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The monthly Eye on Utilities newsletter provides updates on Ohio’s ongoing utility corruption scandal and is a joint project of the Energy News Network and Eye on Ohio, the nonprofit, nonpartisan Ohio Center for Journalism.

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This past month’s developments in the ongoing saga surrounding House Bill 6, Ohio’s nuclear and coal bailout law, include:

  • The Office of the Ohio Consumers’ Counsel continues to face hurdles in getting information and documents at the Public Utilities Commission of Ohio. Nor does the PUCO’s order of an additional audit last month make matters easier for the consumer advocate and others.
  • Just as news breaks that one of two HB 6-supported coal plants may have to close under federal rules for coal ash ponds, Gov. Mike DeWine backs off on support for HB 6’s coal plant subsidies.
  • A federal judge dismissed a shareholder case against American Electric Power, characterizing company statements about environmental, social and governance matters as “puffery.”

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Where did the money go?

An independent audit report can’t say just what FirstEnergy did with more than $457,000 collected under a rider that was eventually held unlawful. Daymark noted that FirstEnergy used other bill riders to recover $1.7 million spent on grid modernization projects from 2017 through 2019. And the unlawful rider money went into a joint pool that hadn’t been audited in the past five years. 

The lack of tracking leaves open the possibility that FirstEnergy could have used rider money from that joint pool as a source for nearly $60 million spent by the company and its subsidiaries on dark money efforts to pass and preserve HB 6.

The audit report’s findings also suggest “pure negligence on the part of the Commission,” said former PUCO commissioner Ashley Brown, who now heads the Harvard Electricity Policy Group. Basic regulatory principles require a mechanism to make sure any special charges actually get used for a specific purpose. “It really is Regulation 101,” he said.

Before the report’s release, a PUCO staff filing opposed the Office of the Ohio Consumers’ Counsel’s efforts to question an earlier auditor, Oxford Advisers, about a draft that was allegedly “burned” at FirstEnergy’s behest. Hearing examiner Gregory Price put off ruling on the issue until at least late February, when witness testimony is currently due in a corporate separation case. The Consumers’ Counsel wants the full commission to rule on those and other matters.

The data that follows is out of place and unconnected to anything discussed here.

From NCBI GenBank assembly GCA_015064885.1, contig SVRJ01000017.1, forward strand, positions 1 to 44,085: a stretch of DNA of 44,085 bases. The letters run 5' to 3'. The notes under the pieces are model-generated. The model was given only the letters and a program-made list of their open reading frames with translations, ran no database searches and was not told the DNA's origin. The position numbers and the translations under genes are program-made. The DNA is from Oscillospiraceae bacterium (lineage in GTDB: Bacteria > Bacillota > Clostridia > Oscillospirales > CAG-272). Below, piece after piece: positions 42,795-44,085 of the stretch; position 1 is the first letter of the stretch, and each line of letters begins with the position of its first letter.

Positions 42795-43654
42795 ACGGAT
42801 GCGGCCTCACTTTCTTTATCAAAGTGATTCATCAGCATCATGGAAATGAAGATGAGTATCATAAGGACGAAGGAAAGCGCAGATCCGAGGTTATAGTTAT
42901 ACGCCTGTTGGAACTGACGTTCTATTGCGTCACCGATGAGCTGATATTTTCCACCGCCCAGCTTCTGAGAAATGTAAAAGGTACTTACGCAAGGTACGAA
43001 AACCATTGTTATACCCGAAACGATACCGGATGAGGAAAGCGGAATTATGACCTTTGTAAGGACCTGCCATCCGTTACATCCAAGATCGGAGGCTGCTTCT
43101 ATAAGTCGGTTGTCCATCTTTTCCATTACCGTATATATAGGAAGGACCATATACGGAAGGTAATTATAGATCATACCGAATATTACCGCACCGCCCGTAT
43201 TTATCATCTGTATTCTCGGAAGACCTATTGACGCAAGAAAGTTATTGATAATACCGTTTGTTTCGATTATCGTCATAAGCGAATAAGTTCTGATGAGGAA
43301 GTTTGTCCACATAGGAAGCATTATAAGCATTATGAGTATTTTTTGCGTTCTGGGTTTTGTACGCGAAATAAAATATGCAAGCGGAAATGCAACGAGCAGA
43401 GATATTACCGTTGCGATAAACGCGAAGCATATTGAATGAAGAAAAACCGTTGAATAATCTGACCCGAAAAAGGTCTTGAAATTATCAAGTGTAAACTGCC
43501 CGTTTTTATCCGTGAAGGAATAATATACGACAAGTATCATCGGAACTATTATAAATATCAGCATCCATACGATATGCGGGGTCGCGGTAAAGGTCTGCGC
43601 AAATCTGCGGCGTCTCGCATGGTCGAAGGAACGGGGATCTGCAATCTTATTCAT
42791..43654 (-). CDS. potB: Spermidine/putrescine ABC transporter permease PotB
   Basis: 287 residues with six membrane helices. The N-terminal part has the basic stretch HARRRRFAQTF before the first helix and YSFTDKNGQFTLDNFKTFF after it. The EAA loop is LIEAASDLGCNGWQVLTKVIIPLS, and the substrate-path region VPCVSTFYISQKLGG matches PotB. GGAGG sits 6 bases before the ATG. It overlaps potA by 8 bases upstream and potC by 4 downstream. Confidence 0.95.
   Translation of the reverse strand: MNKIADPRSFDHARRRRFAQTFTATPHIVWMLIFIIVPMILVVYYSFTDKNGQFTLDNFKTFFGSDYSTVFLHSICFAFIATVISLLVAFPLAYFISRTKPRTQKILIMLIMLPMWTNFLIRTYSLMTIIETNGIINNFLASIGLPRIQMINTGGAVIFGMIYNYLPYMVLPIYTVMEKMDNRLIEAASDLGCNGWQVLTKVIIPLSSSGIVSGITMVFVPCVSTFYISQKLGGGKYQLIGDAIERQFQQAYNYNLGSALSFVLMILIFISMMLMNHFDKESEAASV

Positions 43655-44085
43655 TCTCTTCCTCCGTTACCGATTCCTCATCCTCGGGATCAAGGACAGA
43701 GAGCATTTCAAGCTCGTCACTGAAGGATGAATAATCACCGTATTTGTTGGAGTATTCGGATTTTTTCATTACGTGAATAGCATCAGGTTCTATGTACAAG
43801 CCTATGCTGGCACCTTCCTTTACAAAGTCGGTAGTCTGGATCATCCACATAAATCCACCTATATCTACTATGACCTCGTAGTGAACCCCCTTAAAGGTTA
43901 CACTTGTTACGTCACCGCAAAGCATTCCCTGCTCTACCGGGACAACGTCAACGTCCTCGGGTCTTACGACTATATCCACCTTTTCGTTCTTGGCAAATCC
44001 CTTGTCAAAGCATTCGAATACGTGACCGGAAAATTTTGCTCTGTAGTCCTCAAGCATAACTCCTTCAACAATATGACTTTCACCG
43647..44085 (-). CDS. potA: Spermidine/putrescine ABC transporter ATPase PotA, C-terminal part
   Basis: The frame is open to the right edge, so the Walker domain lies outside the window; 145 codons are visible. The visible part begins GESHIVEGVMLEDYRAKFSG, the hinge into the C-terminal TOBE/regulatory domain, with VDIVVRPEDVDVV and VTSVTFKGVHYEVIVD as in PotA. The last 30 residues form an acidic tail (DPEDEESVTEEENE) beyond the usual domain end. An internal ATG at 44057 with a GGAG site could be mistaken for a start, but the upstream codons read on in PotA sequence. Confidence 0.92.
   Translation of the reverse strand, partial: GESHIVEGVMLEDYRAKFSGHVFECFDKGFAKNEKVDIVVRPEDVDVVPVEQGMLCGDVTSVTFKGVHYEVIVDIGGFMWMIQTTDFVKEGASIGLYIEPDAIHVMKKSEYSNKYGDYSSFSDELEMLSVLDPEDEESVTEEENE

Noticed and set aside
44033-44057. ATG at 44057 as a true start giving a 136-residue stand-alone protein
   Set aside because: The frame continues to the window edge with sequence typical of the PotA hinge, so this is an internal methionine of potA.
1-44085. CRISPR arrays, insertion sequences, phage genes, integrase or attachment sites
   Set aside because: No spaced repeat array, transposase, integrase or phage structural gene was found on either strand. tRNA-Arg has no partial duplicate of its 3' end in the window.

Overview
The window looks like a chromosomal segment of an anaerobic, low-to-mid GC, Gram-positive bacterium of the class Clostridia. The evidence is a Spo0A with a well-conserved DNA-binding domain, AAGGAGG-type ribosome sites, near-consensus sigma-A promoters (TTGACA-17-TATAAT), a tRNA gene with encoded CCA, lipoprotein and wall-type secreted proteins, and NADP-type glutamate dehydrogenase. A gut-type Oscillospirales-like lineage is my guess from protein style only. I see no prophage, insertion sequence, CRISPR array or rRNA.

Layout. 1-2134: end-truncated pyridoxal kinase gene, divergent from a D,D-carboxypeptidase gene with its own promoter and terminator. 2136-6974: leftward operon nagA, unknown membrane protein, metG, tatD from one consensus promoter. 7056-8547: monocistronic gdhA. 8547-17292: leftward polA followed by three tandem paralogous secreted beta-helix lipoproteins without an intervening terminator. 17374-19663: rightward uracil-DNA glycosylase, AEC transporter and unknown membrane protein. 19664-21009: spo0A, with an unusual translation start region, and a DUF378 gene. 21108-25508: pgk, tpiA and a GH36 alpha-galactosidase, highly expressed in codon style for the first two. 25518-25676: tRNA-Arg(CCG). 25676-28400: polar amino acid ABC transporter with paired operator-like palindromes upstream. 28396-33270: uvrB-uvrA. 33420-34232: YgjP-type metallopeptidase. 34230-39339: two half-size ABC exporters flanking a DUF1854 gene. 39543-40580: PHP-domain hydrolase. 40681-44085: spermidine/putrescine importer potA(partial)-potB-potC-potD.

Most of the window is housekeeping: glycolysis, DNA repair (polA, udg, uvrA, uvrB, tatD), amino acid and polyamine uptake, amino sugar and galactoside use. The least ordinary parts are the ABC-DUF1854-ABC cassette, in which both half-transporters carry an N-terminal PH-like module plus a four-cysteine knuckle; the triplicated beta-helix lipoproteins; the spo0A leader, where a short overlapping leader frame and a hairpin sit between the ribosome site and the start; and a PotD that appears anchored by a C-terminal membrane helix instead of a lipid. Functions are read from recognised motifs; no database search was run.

The “burned” report remains relevant. FirstEnergy has long resisted the Consumers’ Counsel’s efforts to find out where the money went. Emails released last year show that the PUCO has let both its staff and utilities comment and suggest revisions to at least some supposedly independent audits before they are finalized. Any agency or company efforts to shape or suppress an earlier version of the audit may cast doubt on regulators’ independence and adherence to the law.

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Frustrations in fact finding

The Consumers’ Counsel faces additional fact-finding frustrations in the PUCO’s HB 6-related cases, including privilege claims by FirstEnergy, inability to get all materials related to firings of company executives in 2020 and 2021, and delays in getting documents requested months ago.

The Consumers’ Counsel has asked for full commission review of several of the Ohio hearing examiner’s rulings. Meanwhile, a January 6 order by the Public Service Commission of Maryland reversed a November ruling that had ordered FirstEnergy to provide that state’s consumer advocate agency with the internal report that led to the company’s firing of former CEO Chuck Jones and former vice president Michael Dowling.

A December 15 order by the Public Utilities Commission of Ohio did expand the scope of an ongoing case to include a “side agreement” relating to FirstEnergy’s earlier bailout case when former PUCO Chair Sam Randazzo represented Industrial Energy Users – Ohio. But the PUCO won’t start its investigation right away. And it has frozen other parties’ fact-finding efforts on the issue, called discovery.

PUCO Chair Jenifer French said the purpose was not to interfere with the U.S. Attorney’s criminal investigation or a state court case brought by Ohio Attorney General Dave Yost. The “side agreement” allegedly deals with action taken by Randazzo and FirstEnergy in the company’s bailout case more than four years before HB 6 was passed. However, it was apparently part of a long relationship that led up to a $4.3 million payment to Randazzo shortly before he became PUCO chair. Advocates want to probe that relationship to learn which improper or unlawful actions may have wound up costing ratepayers more.

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On second thought…

Earlier this month, Ohio Gov. Mike DeWine said he would support ending the HB 6 coal subsidies for two 1950s-era coal plants known as the OVEC plants. The move marks a switch from July 2020, when he said he still backed the law. DeWine also told Cleveland.com he would no longer accept political contributions from FirstEnergy.